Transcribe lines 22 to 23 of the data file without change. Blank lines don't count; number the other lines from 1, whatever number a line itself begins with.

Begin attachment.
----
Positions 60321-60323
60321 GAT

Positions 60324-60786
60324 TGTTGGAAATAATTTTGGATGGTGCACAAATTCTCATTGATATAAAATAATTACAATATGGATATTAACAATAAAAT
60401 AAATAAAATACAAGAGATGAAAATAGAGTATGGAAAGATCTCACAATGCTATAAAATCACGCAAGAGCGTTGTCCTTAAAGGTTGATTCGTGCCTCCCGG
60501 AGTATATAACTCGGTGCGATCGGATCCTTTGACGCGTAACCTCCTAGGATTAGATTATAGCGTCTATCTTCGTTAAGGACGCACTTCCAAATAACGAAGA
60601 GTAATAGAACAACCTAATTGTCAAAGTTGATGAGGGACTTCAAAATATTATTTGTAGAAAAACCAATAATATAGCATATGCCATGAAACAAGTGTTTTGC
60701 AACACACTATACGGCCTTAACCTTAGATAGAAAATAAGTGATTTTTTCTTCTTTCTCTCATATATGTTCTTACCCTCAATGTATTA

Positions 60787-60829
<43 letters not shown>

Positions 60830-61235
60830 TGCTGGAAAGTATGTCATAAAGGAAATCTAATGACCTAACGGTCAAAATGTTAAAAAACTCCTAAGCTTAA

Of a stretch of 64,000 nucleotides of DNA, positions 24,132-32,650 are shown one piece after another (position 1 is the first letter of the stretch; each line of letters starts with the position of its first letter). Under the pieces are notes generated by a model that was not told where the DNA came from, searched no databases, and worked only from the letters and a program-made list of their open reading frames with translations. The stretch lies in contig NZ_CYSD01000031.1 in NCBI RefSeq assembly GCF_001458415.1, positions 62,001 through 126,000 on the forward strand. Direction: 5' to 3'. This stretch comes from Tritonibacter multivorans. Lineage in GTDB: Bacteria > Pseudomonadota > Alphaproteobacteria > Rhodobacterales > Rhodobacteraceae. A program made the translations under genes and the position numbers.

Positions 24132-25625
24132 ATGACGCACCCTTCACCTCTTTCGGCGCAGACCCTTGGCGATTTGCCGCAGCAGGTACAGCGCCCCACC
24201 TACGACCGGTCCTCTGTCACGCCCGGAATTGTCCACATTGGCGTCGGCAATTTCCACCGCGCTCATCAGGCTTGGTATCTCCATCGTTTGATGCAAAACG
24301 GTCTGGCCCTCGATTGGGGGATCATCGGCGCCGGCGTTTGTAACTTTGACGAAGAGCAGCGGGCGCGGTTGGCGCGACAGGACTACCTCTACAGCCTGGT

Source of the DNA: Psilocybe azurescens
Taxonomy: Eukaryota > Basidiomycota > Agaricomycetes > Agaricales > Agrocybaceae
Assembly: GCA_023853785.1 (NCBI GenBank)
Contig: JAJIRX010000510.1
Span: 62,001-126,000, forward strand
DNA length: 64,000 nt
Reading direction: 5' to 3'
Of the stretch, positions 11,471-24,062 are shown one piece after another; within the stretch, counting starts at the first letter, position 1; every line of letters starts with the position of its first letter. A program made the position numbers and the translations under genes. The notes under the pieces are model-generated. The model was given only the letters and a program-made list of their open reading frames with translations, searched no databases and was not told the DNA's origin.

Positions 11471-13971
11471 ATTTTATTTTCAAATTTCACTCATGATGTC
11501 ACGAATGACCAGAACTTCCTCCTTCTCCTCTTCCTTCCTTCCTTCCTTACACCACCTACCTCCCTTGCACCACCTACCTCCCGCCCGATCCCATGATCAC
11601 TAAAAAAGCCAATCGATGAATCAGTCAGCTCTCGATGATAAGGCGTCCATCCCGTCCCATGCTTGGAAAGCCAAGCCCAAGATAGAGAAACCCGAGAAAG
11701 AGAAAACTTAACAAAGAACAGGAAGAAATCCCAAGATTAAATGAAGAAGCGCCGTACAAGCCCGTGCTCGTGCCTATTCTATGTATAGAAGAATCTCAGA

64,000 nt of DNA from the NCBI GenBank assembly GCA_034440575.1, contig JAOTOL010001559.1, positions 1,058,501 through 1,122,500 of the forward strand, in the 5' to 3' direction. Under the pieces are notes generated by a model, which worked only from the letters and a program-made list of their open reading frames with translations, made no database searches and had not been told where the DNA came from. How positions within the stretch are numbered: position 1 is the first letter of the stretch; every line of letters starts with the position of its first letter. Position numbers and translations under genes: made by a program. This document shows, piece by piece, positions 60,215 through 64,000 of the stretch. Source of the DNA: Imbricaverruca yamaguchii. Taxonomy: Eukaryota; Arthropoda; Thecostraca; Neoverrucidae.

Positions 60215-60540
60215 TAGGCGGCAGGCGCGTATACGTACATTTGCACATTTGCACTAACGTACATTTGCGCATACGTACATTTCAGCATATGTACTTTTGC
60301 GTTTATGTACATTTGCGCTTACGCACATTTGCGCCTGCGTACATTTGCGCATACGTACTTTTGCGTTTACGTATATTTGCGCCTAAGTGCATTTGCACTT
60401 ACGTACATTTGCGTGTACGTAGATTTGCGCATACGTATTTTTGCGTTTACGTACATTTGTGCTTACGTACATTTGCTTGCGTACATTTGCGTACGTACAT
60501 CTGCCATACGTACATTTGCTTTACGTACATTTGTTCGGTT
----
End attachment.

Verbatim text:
Span: 62,001-126,000, forward strand
DNA length: 64,000 nt